The latest issue of Ultimate Spider-Man suffers, not from within, but from without. It is one of those times where the previews and hype of future stories cause this issue to falter. With hype of upcoming issues tying into the Ultimate Spider-Man game with Symbiote Wars, after three years of promising to tie the two together, this issue feels like a delay to the upcoming events involving Ultimate Venom and Carnage. For the issue itself, however, Bendis creates an issue of displaying the effects of Peter Parker on Spider-Man and vice versa in both comedic and violent ways.
The issue is the explanation of why Peter Parker and his ex-girlfriend Kitty Pryde have a charred fake baby in class, a class project Bendis has used as a subplot for a few issues now with great success. The doll has been a great source of both tension and humour in Ultimate Spider-Man, forcing Kitty and Peter to spend time together and also making Peter carry a doll on a baby harness around Manhattan.
The reason for the charring is Omega Red, a villain Spider-Man briefly encountered and defeated in the opening pages of issue #86. For this reason, the choice of using such an unimportant character for a single issue story seems strange, but Bendis uses it to show the futility of some of the violence in the life of Spider-Man, and what some of the pointless violence causes with his double-life. The senseless violence of this issue and the eleven page fight sequence that follows is because of bad press Omega Red feels he has been receiving. For this reason, Peter must defend his workplace while his GPA, and fake baby, take the hit. The issue balances comedy and drama with the both the Peter Parker and Spider-Man halves of the story, creating a balanced and enjoyable read. Indeed, if I was to use a single word to describe this issue, it would be fun.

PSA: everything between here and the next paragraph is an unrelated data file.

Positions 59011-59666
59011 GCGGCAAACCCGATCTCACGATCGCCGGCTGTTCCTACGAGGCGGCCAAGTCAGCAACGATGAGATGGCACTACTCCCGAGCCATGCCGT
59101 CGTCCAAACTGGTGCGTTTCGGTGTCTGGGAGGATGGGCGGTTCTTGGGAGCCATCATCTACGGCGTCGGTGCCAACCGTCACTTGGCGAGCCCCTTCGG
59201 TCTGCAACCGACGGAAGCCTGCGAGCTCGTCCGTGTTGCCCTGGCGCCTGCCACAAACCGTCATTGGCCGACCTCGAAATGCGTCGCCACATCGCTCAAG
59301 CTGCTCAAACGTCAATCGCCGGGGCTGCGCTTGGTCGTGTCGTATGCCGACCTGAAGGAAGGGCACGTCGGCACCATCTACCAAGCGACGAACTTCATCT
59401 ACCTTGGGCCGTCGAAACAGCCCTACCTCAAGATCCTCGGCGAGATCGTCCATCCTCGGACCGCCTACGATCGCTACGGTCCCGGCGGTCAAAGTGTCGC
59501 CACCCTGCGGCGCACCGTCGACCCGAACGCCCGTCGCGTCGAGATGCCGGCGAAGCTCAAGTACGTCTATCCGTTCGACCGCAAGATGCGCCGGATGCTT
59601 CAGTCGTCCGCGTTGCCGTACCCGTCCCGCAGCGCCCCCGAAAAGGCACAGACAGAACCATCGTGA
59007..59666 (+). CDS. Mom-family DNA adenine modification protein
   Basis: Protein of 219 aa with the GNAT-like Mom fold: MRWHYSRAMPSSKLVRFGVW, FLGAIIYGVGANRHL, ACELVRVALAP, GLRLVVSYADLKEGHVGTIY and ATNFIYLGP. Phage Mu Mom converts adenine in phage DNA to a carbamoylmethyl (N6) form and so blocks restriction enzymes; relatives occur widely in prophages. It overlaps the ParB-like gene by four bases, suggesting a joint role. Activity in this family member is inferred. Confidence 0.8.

Stuart Immonen once again strives to maintain the same quality in both halves of Ultimate Spider-Man. The action sequences are great, filled with some very exciting panelling and flow to each page. The double-page panelling is pulled off quite well, something Immonen struggled with initially. The Peter Parker sequences have a great amount of emotion to them as well, with Immonen nailing some great facial expressions, particularly with J. Jonah Jameson. There are a few spots where the art looks simply off. Jameson’s trunk shrinks noticeably in a certain panel, making him look very disproportionate. But overall, Immonen’s creative look at Spider-Man’s very unique fighting style adds to the enjoyable experience of this issue.
7.5/10 A lot of fun, but acts as a delay to the anticipated issues to come.